One of the things I was reminded of this weekend (see Aston-Patterning Reunion) was a perfect outgrowth of a trend that's been creeping up on me lately.
More and more clients (especially the more athletic ones), when I investigate their "butt pain," wind up directing me to somewhere on the back of their sacrotuberous ligament. Back in the day (the Eighties), I was introduced to the idea that this ligament could be a source of pain. But it's also a large part of the origin of the gluteus maximus. So are we thinking of the ligament as a structural element in the pelvic girdle, a pain production site, or as an attachment site of an important muscle? Yes and yes and yes.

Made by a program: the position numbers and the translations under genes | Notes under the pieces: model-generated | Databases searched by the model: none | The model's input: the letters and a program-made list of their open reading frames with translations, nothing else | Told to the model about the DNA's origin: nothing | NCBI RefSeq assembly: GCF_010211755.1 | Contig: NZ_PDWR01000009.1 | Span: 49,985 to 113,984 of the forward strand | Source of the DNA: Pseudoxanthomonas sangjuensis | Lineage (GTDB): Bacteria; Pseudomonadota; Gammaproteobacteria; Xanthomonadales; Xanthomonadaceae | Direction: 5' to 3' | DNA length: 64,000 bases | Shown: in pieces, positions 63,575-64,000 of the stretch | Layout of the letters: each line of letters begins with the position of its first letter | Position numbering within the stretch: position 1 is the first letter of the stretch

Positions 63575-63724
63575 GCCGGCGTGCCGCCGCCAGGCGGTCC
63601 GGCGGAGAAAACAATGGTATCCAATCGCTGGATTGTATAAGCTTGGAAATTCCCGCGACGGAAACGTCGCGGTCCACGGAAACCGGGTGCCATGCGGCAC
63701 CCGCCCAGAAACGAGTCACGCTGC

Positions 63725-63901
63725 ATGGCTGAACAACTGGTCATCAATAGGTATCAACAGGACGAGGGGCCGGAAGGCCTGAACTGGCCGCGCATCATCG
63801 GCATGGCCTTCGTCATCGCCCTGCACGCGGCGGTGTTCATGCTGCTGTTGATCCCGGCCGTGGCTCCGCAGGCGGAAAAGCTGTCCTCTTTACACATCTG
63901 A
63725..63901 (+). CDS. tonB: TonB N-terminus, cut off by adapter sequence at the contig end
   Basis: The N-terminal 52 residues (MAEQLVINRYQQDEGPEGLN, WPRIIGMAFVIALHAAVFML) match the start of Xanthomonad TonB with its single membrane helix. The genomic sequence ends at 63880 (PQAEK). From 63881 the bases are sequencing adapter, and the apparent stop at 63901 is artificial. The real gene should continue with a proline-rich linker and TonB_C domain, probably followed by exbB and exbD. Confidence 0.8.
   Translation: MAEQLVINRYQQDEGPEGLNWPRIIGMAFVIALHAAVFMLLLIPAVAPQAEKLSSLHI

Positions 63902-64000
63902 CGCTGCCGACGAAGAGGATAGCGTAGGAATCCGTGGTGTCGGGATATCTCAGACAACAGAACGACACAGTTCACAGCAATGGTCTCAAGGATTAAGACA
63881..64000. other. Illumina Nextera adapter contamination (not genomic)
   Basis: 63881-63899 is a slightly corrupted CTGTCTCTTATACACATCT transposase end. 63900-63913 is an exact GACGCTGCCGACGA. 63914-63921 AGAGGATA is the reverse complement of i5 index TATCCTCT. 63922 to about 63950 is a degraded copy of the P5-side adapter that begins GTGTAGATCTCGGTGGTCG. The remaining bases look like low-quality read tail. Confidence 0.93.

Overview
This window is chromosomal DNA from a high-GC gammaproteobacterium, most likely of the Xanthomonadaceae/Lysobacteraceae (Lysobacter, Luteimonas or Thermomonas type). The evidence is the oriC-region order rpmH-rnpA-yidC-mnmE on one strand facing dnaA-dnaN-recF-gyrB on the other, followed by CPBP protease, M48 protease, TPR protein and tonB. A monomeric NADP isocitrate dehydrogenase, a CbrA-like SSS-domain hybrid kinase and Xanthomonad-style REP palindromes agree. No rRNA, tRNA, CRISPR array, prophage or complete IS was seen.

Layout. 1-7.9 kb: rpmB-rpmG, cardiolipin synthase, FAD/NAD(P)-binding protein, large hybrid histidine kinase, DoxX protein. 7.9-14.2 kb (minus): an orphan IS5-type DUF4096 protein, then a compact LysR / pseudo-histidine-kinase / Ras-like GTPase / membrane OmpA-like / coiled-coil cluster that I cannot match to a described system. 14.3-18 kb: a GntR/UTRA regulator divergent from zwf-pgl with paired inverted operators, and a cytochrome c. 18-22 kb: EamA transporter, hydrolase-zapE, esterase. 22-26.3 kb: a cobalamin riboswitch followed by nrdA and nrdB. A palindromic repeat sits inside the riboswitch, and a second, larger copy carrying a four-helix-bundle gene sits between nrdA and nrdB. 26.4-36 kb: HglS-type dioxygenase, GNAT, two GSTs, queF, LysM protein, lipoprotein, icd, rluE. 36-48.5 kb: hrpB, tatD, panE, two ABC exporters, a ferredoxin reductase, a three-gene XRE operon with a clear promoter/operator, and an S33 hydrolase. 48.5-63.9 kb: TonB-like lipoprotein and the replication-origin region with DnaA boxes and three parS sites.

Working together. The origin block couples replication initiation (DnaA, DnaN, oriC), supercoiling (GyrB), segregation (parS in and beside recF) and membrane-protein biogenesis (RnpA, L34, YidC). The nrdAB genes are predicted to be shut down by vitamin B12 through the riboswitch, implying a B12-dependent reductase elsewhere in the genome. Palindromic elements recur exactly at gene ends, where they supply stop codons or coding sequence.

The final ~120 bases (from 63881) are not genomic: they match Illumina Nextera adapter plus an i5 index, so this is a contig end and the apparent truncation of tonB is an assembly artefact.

So back to getting reminded: as I received some work from my colleague Valerie Lyon this weekend, she pointed out that as my leg swung forward in gait, it was pulling my pelvis into a posterior tilt. As the work proceeded, it became clear to me that my gluteus maximus had gotten used to stabilizing in a shortened position…not so good. As things reorganized, I could feel the space between the front of the sacrum and the back of the upper femur opening up…which seems to live in Aston-Patterning language as "fluffing the butt." I don't think I had made the connection between that narrowing and the gait problem. I don't think I'm going to forget about this again! It's definitely a refined expression of pelvis/femur balance.